Ferrum Testnet Node

Learn about the Ferrum Network Testnet Node and learn how to run the node

Introduction

Collators/Validators are members of the network that maintain the parachains they take part in. They run a full node (for both their particular parachain and the relay chain), and they produce the state transition proof for relay chain validators.

Candidates will need a minimum amount of tokens bonded (self-bonded) to be considered eligible. Along with running a validator node for the Ferrum blockchain, you can choose to run a specific type of Ferrum node, which help in validating crosschain transactions on the Ferrum Network.

The different types of nodes of the Ferrum Network:

  1. Validator node

    Running a validator node means you participate in the block production of the Ferrum Network. Once your validator node is up and running, you can choose to be a block producer candidate, and if you have a minimum amount of tokens, you will be selected for block production. Currently, we do not have staking or rewards for block production, but we plan to support this in the future.

  2. Miner Node (QP Miner)

    A miner node is responsible for mining crosschain transactions, and these nodes will observe the QP chain pairs and mine blocks on each other chains. This type of node can be run in conjunction with a validator node or independently to mine the block on the pair chain. Do note that running this node requires a minimum amount of tokens to pay for transaction costs on the pair chains.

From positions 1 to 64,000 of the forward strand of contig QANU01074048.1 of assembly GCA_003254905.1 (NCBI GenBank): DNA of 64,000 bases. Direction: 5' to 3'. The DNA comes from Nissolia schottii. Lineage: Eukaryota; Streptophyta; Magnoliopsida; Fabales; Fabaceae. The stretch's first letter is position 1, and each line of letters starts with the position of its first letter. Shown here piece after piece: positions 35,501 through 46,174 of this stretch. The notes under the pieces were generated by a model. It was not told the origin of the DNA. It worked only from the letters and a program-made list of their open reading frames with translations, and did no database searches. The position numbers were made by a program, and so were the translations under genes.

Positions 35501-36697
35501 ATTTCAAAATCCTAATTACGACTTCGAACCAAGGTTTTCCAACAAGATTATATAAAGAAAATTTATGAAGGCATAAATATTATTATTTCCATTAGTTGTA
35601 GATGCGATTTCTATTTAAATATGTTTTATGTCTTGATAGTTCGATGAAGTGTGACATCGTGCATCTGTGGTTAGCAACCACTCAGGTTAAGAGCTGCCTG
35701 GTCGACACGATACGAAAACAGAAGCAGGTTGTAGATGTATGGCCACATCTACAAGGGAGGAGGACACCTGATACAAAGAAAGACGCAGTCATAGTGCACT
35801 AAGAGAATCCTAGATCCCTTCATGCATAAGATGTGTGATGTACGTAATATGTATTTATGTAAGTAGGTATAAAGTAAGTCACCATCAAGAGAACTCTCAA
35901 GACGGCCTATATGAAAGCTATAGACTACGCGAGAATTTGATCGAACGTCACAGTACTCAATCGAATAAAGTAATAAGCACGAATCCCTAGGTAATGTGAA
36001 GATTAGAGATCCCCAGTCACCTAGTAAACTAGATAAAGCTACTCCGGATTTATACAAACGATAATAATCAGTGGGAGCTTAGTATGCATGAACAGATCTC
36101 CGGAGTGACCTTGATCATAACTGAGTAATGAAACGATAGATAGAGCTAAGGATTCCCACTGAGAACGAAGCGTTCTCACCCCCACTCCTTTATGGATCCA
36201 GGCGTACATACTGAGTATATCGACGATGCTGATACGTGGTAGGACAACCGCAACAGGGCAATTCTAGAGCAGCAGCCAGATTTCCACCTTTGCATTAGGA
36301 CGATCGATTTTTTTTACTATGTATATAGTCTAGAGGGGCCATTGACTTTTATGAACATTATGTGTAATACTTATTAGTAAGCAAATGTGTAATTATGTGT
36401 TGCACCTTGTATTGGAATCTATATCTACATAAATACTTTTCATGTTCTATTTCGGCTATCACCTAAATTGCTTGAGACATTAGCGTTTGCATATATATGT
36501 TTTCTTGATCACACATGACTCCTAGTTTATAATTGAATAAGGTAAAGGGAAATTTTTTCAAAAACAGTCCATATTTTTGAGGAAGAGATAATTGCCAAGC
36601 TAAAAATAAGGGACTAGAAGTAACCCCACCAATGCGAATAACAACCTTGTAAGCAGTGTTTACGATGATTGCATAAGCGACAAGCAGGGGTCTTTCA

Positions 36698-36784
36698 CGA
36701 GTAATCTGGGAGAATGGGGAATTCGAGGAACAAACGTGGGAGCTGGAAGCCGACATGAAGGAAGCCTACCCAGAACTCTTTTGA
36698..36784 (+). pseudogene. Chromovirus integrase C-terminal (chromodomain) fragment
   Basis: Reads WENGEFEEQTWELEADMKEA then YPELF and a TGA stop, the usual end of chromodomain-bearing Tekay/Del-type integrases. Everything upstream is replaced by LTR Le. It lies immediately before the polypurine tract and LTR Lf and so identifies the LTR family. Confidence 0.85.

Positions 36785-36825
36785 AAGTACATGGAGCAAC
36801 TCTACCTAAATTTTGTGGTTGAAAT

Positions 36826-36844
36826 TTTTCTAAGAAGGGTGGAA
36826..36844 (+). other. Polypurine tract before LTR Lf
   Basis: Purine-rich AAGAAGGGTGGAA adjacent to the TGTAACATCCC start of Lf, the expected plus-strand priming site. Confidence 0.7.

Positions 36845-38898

3. Finalizer Node (QP Finalizer)

    The finalizer node is responsible for finalizing the mined blocks, and these nodes will observe the mined blocks on the pair chains and finalize the block on the pair chain. This type of node can be run in conjunction with a validator node or independently to finalize the block on the pair chain. Do note that running this node requires a minimum amount of tokens to pay for transaction costs on the pair chains.